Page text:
University of Notre Dame - Dome Yearbook (Notre Dame, IN)

 - Class of 1935

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University of Notre Dame - Dome Yearbook (Notre Dame, IN) online yearbook collection, 1935 Edition, Cover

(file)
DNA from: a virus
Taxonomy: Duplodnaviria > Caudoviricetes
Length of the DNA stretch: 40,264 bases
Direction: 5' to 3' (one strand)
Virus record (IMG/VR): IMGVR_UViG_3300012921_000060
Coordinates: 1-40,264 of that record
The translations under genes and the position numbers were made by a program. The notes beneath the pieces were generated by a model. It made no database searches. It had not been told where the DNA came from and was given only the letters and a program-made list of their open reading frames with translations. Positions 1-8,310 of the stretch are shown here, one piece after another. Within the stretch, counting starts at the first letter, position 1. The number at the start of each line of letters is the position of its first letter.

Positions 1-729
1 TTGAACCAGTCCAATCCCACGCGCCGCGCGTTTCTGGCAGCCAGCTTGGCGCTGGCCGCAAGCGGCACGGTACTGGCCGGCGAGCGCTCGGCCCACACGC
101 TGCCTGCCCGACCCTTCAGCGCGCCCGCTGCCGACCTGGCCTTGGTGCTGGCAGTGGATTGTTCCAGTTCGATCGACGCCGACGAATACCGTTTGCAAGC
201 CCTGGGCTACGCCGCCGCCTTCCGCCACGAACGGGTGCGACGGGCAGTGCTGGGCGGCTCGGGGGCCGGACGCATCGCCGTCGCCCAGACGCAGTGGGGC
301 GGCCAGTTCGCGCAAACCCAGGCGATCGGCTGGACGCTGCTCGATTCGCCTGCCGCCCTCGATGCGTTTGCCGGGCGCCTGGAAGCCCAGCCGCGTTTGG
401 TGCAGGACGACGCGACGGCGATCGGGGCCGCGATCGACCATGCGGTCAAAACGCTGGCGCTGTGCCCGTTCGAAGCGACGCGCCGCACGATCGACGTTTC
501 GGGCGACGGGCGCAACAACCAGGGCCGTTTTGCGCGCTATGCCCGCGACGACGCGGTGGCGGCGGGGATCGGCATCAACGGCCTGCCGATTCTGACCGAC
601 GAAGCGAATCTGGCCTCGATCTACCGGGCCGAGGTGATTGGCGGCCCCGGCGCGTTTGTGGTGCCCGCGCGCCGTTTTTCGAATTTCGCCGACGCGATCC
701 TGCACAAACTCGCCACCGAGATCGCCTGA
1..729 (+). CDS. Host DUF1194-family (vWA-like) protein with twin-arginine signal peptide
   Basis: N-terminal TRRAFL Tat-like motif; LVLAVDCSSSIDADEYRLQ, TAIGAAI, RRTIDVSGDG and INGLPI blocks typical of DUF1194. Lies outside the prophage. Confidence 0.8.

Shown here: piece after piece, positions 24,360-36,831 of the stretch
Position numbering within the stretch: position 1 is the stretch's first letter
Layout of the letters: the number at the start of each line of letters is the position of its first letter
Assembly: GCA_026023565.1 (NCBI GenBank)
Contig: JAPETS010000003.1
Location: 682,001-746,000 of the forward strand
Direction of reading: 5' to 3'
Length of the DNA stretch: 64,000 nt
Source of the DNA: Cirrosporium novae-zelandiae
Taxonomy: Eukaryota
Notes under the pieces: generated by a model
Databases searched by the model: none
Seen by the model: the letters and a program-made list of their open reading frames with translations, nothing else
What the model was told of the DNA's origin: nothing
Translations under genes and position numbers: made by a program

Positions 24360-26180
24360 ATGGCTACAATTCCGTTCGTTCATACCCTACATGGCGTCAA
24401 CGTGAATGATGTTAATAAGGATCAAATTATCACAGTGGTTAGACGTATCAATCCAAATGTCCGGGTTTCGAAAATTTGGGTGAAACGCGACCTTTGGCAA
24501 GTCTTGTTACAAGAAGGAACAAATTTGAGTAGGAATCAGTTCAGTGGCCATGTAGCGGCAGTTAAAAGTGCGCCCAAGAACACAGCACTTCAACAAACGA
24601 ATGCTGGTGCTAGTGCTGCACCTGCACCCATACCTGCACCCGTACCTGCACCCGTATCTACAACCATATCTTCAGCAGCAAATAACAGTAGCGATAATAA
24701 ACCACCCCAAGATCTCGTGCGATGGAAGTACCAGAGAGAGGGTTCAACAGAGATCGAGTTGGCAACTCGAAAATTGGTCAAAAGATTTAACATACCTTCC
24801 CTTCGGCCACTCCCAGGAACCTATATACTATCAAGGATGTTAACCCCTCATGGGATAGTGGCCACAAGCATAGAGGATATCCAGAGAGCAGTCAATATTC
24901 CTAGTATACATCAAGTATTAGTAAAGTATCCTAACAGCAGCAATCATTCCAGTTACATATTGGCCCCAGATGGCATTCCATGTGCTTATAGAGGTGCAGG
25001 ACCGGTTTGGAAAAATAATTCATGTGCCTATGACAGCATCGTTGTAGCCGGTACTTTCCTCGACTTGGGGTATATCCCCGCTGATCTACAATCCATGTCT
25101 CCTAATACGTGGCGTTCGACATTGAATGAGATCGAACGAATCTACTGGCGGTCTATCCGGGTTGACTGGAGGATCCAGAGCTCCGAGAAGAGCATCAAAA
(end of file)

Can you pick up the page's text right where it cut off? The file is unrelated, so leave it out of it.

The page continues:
Cover



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Text from Pages 1 - 366 of the 1935 volume: